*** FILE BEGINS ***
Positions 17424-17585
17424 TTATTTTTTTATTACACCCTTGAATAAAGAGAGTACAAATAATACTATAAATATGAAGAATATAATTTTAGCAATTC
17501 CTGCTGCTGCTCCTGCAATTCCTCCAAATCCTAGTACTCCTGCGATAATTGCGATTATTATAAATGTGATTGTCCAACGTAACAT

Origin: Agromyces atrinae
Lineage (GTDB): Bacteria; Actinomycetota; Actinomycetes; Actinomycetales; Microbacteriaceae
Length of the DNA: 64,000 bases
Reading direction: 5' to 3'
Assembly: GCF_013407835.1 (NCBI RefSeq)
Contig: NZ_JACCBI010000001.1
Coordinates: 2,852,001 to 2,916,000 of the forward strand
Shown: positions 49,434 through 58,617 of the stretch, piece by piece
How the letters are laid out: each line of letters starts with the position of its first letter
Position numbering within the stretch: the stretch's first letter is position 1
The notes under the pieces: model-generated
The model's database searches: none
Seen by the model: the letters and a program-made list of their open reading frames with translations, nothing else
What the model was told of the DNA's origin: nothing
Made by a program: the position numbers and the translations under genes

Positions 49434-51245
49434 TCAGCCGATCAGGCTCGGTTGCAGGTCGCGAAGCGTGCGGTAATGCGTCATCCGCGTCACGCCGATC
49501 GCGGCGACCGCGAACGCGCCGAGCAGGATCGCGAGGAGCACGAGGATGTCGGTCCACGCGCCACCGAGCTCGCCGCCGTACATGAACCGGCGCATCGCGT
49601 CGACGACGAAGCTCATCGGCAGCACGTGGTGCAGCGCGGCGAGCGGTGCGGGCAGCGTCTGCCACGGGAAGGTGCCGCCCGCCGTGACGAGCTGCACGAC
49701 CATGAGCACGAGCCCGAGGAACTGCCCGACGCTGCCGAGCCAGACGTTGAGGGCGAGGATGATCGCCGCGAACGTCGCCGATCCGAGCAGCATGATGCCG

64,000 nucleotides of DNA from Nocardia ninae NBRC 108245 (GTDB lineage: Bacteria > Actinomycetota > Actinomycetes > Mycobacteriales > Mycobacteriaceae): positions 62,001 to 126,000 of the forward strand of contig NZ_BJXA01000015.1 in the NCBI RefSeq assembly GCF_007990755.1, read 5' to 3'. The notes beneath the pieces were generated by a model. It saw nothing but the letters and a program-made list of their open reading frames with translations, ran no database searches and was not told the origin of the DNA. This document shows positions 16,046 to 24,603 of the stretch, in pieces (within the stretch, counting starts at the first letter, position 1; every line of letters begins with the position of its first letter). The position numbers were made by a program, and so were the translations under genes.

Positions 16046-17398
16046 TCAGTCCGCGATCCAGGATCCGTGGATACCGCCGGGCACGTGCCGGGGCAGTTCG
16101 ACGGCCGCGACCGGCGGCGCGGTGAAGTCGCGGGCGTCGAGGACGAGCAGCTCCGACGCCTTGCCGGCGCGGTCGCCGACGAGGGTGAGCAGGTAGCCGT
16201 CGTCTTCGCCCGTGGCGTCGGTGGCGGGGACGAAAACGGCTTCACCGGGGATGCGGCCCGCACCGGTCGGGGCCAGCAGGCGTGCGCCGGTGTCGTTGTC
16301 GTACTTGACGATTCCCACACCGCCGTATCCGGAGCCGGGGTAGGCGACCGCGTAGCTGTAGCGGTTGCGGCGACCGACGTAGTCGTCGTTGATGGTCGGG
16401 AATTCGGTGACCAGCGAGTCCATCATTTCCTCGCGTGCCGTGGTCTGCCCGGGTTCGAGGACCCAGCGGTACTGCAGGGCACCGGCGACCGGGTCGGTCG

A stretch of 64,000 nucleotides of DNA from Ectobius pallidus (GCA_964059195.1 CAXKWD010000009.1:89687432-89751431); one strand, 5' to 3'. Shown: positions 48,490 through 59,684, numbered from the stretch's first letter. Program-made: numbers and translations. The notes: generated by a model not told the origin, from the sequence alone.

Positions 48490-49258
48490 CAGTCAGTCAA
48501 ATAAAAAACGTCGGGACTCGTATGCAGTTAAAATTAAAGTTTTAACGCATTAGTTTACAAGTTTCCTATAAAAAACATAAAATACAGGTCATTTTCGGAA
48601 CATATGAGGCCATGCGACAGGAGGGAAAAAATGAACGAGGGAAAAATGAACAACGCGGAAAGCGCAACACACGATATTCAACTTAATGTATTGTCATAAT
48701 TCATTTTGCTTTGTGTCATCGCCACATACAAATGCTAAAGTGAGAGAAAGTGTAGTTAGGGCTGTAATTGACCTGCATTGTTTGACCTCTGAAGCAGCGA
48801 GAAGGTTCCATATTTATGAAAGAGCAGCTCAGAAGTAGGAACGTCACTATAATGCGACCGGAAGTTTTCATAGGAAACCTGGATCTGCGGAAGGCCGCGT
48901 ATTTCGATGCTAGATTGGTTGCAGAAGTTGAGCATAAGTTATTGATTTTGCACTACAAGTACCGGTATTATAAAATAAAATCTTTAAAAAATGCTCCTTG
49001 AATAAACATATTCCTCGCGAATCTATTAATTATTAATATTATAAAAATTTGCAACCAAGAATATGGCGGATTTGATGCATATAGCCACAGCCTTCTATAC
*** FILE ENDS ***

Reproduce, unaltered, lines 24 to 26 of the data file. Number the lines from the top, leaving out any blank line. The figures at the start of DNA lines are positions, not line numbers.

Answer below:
64,000 nucleotides of DNA from Nocardia ninae NBRC 108245 (GTDB lineage: Bacteria > Actinomycetota > Actinomycetes > Mycobacteriales > Mycobacteriaceae): positions 62,001 to 126,000 of the forward strand of contig NZ_BJXA01000015.1 in the NCBI RefSeq assembly GCF_007990755.1, read 5' to 3'. The notes beneath the pieces were generated by a model. It saw nothing but the letters and a program-made list of their open reading frames with translations, ran no database searches and was not told the origin of the DNA. This document shows positions 16,046 to 24,603 of the stretch, in pieces (within the stretch, counting starts at the first letter, position 1; every line of letters begins with the position of its first letter). The position numbers were made by a program, and so were the translations under genes.

Positions 16046-17398
16046 TCAGTCCGCGATCCAGGATCCGTGGATACCGCCGGGCACGTGCCGGGGCAGTTCG